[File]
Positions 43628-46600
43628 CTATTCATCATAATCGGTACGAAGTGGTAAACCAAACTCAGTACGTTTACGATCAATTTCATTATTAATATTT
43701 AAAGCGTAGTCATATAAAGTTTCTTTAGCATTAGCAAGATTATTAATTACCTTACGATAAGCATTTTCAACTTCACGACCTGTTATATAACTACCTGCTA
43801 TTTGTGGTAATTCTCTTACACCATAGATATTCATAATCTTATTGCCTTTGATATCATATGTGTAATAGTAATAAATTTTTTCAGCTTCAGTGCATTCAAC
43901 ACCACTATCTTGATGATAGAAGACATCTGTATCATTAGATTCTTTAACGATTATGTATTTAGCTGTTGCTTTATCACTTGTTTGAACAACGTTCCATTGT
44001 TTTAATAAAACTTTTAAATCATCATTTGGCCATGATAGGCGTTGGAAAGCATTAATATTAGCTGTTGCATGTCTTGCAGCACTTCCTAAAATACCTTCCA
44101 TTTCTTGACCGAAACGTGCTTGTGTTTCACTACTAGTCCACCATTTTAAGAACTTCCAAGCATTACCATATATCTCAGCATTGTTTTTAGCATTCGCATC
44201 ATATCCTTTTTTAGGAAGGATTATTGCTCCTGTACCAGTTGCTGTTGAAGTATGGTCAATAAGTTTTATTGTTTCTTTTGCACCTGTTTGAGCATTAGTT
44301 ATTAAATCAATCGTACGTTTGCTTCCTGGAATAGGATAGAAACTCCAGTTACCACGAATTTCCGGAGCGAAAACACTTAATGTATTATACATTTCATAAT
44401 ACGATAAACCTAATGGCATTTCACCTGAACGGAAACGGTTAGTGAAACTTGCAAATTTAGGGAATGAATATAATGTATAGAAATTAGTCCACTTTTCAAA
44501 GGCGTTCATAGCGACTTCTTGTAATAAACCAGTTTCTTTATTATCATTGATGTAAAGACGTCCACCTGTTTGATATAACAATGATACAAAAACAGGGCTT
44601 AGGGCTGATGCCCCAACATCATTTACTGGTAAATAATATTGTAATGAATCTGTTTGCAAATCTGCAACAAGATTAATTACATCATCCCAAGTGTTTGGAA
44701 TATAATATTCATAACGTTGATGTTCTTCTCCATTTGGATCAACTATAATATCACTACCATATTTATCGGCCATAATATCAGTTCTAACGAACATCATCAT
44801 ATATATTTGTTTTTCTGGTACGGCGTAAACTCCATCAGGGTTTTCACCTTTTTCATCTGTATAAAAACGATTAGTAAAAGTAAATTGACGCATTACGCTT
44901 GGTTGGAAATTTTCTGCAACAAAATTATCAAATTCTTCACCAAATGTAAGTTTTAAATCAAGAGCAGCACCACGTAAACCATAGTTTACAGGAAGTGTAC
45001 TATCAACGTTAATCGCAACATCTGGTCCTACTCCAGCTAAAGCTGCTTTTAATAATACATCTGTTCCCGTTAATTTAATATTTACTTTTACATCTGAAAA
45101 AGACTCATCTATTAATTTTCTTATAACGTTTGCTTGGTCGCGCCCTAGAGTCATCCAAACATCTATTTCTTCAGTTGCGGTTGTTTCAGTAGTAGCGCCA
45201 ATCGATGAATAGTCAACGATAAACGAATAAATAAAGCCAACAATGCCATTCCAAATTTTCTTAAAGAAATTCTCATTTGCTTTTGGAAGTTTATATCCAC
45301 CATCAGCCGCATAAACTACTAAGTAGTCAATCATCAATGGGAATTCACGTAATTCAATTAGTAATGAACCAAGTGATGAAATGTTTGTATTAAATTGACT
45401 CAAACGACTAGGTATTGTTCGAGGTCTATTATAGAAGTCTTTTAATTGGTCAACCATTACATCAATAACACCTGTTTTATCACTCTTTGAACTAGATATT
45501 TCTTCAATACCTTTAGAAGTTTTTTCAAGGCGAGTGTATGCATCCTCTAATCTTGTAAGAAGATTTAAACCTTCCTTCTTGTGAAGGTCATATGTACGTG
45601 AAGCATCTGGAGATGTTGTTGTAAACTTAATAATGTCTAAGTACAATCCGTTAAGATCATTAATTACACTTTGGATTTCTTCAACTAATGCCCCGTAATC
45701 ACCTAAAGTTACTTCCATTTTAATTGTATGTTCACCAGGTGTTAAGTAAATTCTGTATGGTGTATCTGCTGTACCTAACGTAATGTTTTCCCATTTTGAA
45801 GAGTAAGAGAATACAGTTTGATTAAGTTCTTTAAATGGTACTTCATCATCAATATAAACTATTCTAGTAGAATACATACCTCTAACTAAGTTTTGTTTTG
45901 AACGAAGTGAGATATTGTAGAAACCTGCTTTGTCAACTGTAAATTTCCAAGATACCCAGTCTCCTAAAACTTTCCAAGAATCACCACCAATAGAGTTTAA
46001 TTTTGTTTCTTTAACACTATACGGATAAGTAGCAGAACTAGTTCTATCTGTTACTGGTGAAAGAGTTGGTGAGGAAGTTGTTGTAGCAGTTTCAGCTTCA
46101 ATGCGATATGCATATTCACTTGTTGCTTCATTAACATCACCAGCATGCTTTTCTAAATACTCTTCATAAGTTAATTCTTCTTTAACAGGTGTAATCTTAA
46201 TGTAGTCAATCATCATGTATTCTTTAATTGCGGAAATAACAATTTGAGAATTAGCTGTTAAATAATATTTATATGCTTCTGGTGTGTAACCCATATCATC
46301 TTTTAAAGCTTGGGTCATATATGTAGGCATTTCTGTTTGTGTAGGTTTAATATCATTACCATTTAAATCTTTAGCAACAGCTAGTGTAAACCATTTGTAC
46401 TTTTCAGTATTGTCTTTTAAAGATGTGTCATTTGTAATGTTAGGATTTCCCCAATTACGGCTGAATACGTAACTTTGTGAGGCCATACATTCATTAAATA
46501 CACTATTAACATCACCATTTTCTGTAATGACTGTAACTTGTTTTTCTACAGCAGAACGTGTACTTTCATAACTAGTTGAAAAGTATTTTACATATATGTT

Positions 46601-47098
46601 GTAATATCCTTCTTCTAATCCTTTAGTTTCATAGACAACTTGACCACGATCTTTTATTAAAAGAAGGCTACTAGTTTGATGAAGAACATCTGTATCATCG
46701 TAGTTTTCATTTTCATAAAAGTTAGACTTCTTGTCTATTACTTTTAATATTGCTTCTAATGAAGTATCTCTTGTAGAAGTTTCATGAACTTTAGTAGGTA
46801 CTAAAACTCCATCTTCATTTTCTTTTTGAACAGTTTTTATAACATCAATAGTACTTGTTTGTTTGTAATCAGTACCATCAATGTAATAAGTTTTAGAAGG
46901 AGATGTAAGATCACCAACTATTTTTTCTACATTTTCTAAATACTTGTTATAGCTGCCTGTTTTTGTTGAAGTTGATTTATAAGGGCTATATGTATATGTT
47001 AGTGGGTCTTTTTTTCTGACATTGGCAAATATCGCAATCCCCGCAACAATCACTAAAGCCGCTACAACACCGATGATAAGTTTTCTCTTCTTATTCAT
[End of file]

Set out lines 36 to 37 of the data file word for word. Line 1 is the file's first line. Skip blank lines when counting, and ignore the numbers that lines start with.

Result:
46901 AGATGTAAGATCACCAACTATTTTTTCTACATTTTCTAAATACTTGTTATAGCTGCCTGTTTTTGTTGAAGTTGATTTATAAGGGCTATATGTATATGTT
47001 AGTGGGTCTTTTTTTCTGACATTGGCAAATATCGCAATCCCCGCAACAATCACTAAAGCCGCTACAACACCGATGATAAGTTTTCTCTTCTTATTCAT